KBR (KBR) is a leading global engineering, construction and services company supporting the energy, petrochemicals, government services and civil infrastructure sectors. The company is a leader in many of the growing end-markets it serves, particularly gas monetization, having designed and constructed, alone or with joint venture partners, more than half of the world's operating liquefied natural gas production capacity over the past 30 years.
KBR has been previously written on, but given that these are relatively dated (given recent market volatility and downward pressure), I thought I would research the company further to see what underlying value might be present.
For a more in-depth analysis of the company's financials, I would refer investors to KBR's 2010 annual report and also to review the comments in detail from the CEO's transcript on its Q2 2011 results.
KBR's CEO indicated that its business-unit income last quarter was up approximately 20% from the prior quarter and each of our business groups showed increases in income of 15% or more. As a result, and based on the company's outlook for the remainder of 2011, KBR raised its full-year 2011 earnings per diluted share guidance to a range of $2.60 to $2.85 per share, from its initial estimate earlier in 2011 of $2.05 to $2.30 per share (representing a 25% increase).
KBR operates across four key business unit segments: hydrocarbons; infrastructure; government and power (IGP); and services. A large component KBR's IGP work is based on support to defense operations abroad. In late June, KBR was awarded a participation in the $3.8 billion CENTCOM multiple award task order contract to support design, build and construction projects throughout CENTCOM's 20-country area of responsibility. KBR has already been awarded its first task order under this MATOC for construction of military facilities within Afghanistan. KBR anticipates a steady number of task orders being released within the next 60 days for projects ranging from $20 million to $100 million each. The breadth of this contract should help to offset reduced cash flow arising from decreased contracts in Iraq.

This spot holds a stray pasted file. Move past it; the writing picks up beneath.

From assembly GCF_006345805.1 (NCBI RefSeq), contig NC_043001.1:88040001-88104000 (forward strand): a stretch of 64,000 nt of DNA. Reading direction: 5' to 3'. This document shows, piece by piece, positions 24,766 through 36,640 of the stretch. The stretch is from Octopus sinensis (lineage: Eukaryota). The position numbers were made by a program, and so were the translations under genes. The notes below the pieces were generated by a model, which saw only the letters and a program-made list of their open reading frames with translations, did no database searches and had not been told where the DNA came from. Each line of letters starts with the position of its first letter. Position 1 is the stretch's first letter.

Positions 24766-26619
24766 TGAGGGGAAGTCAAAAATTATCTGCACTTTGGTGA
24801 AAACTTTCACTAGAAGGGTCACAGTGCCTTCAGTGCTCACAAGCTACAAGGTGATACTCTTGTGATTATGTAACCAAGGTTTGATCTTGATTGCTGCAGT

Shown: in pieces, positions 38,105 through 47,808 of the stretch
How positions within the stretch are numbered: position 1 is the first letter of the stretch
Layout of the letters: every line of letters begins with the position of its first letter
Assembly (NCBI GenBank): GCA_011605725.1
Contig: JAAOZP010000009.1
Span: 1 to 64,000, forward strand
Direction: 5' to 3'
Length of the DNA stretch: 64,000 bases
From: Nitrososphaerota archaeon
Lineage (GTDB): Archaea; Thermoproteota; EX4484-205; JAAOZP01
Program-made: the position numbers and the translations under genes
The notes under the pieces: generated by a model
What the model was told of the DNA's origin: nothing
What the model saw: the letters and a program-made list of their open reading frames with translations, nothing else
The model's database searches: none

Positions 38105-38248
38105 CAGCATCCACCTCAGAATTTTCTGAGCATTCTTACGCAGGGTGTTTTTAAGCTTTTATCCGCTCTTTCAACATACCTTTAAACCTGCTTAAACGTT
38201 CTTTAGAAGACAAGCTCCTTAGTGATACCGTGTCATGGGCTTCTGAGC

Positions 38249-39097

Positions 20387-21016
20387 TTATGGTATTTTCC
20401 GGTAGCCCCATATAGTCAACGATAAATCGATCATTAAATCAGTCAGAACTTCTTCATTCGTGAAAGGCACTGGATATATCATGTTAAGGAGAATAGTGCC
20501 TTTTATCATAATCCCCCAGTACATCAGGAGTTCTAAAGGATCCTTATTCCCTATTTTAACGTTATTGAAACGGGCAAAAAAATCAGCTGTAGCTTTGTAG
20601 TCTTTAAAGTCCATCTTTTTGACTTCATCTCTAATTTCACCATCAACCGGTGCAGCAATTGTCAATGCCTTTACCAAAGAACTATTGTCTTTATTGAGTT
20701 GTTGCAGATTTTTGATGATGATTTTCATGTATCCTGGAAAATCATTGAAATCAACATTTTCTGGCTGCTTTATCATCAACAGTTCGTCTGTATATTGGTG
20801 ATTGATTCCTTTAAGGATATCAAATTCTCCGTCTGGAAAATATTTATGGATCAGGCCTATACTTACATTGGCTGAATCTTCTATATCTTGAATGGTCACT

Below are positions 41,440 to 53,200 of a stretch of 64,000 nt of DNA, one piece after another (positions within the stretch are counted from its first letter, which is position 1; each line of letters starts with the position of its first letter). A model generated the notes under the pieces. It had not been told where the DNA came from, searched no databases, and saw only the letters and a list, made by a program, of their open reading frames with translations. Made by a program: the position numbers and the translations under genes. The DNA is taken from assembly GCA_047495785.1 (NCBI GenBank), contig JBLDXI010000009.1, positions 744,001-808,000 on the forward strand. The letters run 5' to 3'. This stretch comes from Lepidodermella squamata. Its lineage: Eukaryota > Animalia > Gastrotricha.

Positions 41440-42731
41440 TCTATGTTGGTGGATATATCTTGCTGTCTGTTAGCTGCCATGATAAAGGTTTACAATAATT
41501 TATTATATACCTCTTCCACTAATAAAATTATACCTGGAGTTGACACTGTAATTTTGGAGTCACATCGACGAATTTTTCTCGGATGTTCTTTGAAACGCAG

In hydrocarbons and infrastructure, a large amount of work is generated for KBR in Australia, as it was selected to provide engineering and design services for three coal seam gas pipelines to carry coal seam gas from Central Queensland to export facilities on Curtis Island. It will continue to have a steady stream of work in these fields given the depth and development of the mining industry in Australia.
At today's opening (August 26), KBR was trading at $26.67, and as I write the share price has increased by $1.35 (up 5.02%) on the back of news of being awarded a contract by Hyundai Heavy Industries, and an announcement of a KBR share buyback of 10 million shares. From the open price of $26.67, KBR is trading at a discount of $12.67 (32%) below its 52-week high of $39.34 per share. It has a market capitalization of 4.05 billion (down from 5.6 billion in April 2011), is trading on a PE ratio of 10.8 and is delivering earnings of 2.47 per share.
While its yield and dividend stream is low, financially its debt-to-equity ratio is low, and it is continuing to build a solid revenue stream for new projects. It is working to develop new cash flow in the Middle East to mitigate reduced work in Iraq, and it remains a market leader in construction within the hydrocarbon industry. I would look to buy KBR as a mid to long term inclusion in a investment portfolio with a 2-3 year outlook, seeking to draw gains through capital growth, and eventual increases in dividends as the company continues to grow its cash flow through expanding projects in IGP and hydrocarbon infrastructure projects.